Inventing the Underground 

On the Legacy of Amos Vogel

Amos Vogel is arguably the person most responsible for contemporary New York City film culture. Before Anthology Film Archives, Film Forum, the IFC Center or Two Boots were around to introduce audiences to the latest in independent, foreign, documentary or experimental cinema — before there was even much of an inkling such films existed — there was Vogel’s Cinema 16, a film society that introduced audiences to a whole new way of looking at not only movies but also the world around them. Vogel challenged the cultural taboos that dominated both artistic and social spheres: non-mainstream cinema was marginalized as much for political as aesthetic reasons, and Vogel confronted audiences with what they weren’t “supposed” to see. Subversive cinema is important not just because it undermines mainstream conventions but because it posits film culture as a vital role in social discourse.

Vogel, born Amos Vogelbaum in Vienna, Austria, in 1921, immigrated to the United States in 1938. Nine years after settling in New York City, Amos and his wife Marcia began Cinema 16 as a way to offer audiences exposure to films without significant exposure in the mainstream commercial landscape. “Amos was doing his thing at the peak of conformist white-picket-fence Eisenhower America, people wanted something different,” says Paul Cronin, director of the 2003 documentary Film as a Subversive Art: Amos Vogel and Cinema 16, recently released on DVD as part of D.K. Holm’s book Independent Cinema. “This notion of popular culture was kind of irrelevant; there was just culture.”

What the film so deftly conveys is the ardently liberating nature of Cinema 16 programs (curated by Vogel with assistance from Marcia and friend Jack Goelman) that were aimed as much at educating the audience as upsetting the accepted notion of movies solely providing “entertainment.” A given program might include scientific, political, animated, foreign, documentary and abstract movies. (The sheer diversity calls attention to the inadequate vagaries of terms like “experimental” and “independent.”) As Vogel explains in Cronin’s film, “This is how I use the word ‘subversive’: anything that changes or undermines previous ways of thinking and feeling. Subversive art makes you look at things in a new and very different way. It disrupts, it destroys, and thereby builds up new realities and new truths.”

The title of Cronin’s film comes from Vogel’s book, Film as a Subversive Art, first published in 1974 and still a highly relevant antidote to the growing homogenization of film history. Resisting easy periodization, Vogel divides his book into larger philosophical concerns such as  “The Devaluation of Language” and “The Power of the Visual Taboo.” Following every chapter is a list of films and comments by Vogel that best illustrate the thematic concerns. While some of these films, such as those by Dusan Makavejev, have become classics in their own right and are in circulation, still many, particularly the short films, are nearly impossible to find, Vogel’s precise descriptions their only traces.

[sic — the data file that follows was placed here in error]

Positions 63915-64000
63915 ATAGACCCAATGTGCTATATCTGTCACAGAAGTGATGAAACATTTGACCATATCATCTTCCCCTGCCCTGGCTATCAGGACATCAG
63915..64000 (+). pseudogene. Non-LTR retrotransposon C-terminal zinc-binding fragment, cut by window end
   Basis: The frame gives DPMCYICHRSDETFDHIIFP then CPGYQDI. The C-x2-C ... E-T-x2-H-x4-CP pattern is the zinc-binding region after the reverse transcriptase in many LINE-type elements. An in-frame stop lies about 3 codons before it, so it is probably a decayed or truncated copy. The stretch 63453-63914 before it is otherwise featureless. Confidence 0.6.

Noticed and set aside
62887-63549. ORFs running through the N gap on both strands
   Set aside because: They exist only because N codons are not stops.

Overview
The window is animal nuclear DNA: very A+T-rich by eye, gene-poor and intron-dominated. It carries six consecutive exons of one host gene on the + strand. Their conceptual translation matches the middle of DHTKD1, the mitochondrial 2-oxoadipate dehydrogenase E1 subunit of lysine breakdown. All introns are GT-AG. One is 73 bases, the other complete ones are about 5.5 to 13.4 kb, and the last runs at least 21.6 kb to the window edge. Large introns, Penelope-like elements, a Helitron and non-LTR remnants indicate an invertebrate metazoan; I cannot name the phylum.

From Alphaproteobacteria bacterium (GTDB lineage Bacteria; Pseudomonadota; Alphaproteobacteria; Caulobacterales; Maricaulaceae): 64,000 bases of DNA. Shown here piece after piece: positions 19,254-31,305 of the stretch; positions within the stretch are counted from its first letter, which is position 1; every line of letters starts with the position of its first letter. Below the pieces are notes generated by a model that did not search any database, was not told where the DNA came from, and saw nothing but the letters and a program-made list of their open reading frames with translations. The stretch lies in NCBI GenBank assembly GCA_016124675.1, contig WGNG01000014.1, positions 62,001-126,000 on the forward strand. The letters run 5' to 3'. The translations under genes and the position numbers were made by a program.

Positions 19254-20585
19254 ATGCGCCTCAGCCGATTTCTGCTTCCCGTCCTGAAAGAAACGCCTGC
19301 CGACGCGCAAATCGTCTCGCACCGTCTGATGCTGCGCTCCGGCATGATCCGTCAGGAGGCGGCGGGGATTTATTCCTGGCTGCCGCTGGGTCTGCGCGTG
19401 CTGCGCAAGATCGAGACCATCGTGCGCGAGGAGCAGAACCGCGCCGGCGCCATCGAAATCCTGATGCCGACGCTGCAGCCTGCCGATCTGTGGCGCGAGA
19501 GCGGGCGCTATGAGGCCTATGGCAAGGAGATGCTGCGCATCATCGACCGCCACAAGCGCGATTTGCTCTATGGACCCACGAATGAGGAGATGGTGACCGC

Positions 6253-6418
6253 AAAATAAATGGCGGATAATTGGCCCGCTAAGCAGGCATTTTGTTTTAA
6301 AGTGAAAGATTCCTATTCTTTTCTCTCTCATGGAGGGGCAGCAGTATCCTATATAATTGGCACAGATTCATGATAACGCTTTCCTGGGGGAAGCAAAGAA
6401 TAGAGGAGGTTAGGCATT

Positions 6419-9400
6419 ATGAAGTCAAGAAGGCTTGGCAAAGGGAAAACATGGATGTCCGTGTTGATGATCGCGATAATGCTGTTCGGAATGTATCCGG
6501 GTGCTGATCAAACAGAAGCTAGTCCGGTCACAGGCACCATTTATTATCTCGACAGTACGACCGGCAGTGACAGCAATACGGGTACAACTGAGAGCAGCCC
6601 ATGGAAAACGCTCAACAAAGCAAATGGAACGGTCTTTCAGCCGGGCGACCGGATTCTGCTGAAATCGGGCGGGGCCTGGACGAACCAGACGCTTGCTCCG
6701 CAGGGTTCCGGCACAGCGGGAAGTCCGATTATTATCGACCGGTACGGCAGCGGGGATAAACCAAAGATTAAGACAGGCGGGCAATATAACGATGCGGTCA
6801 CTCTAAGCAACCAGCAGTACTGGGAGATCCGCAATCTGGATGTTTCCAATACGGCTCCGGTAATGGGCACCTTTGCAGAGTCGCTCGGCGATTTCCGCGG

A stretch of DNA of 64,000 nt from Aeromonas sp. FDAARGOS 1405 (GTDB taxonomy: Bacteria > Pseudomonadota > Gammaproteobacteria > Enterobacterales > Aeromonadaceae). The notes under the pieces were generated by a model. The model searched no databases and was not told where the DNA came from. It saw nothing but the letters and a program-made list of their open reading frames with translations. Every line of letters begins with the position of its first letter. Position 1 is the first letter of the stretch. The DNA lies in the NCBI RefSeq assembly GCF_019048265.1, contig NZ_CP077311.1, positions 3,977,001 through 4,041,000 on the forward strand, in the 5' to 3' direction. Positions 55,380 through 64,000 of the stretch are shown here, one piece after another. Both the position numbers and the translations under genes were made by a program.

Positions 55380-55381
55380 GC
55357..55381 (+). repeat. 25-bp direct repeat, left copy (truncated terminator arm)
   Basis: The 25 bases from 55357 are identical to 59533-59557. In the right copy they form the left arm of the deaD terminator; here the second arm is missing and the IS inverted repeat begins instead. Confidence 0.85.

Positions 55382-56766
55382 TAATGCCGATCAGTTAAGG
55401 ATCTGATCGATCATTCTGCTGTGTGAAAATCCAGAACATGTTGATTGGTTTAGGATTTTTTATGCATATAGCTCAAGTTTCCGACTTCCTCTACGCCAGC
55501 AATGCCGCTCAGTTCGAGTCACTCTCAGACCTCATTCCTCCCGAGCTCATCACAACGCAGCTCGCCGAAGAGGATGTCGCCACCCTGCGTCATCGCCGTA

Vogel’s is as much a political as an aesthetic — or even artistic — commitment: “This is a book about the subversion of existing values, institutions, mores and taboos… It is a book that traffics in skepticism towards all received wisdom (including its own), towards eternal truths, rules of art, ‘natural’ and man-made laws, indeed whatever may be considered holy.” Vogel urges us to read cinema as either approving or transgressive of pervasive social mores. Think about the current debate surrounding last year’s four big “abortion” films: Juno, Knocked Up, Lake of Fire and 4 Months, 3 Weeks, and 2 Days. The former two films, for whatever comic and/or satiric reasons, still refuse to acknowledge abortion as a topic permissible for serious consideration in mainstream cinema; only Lake of Fire and 4 Months break not only the narrative taboo surrounding the subject, but also the visual taboo. 4 Months is liberating not because of shock value but because it denies any sense of spectacle.

What began in 1947 finally came to a close in 1963. Cinema 16 is partly responsible for its own demise: it created a burgeoning film scene in New York with multitudes of venues offering foreign, independent and experimental movies. Cinema 16 closed not because of lack of audience interest but because it could not compete financially with other venues in New York. The same year Cinema 16 closed, Vogel co-founded The New York Film Festival with Richard Roud.

One of the lasting legacies of Vogel’s work was a moviegoing audience more appreciative of non-mainstream cinema. While the integration into Hollywood films is hardly overwhelming, every once in a while a film emerges from the mainstream that challenges its context. Consider the much discussed ending of No Country for Old Men, which, in a Haneke-esque turn, denies audiences the very ending they were led to expect (coincidentally, Michael Haneke’s own Hollywood remake of Funny Games is another example of alternative cinema entering the mainstream). Atypical as they may be, these examples remind us that Vogel’s mission to challenge rather than placate audiences was — and more importantly still is — of vital importance, and that “subversion” need not be marginalized and inaccessible as it once was.

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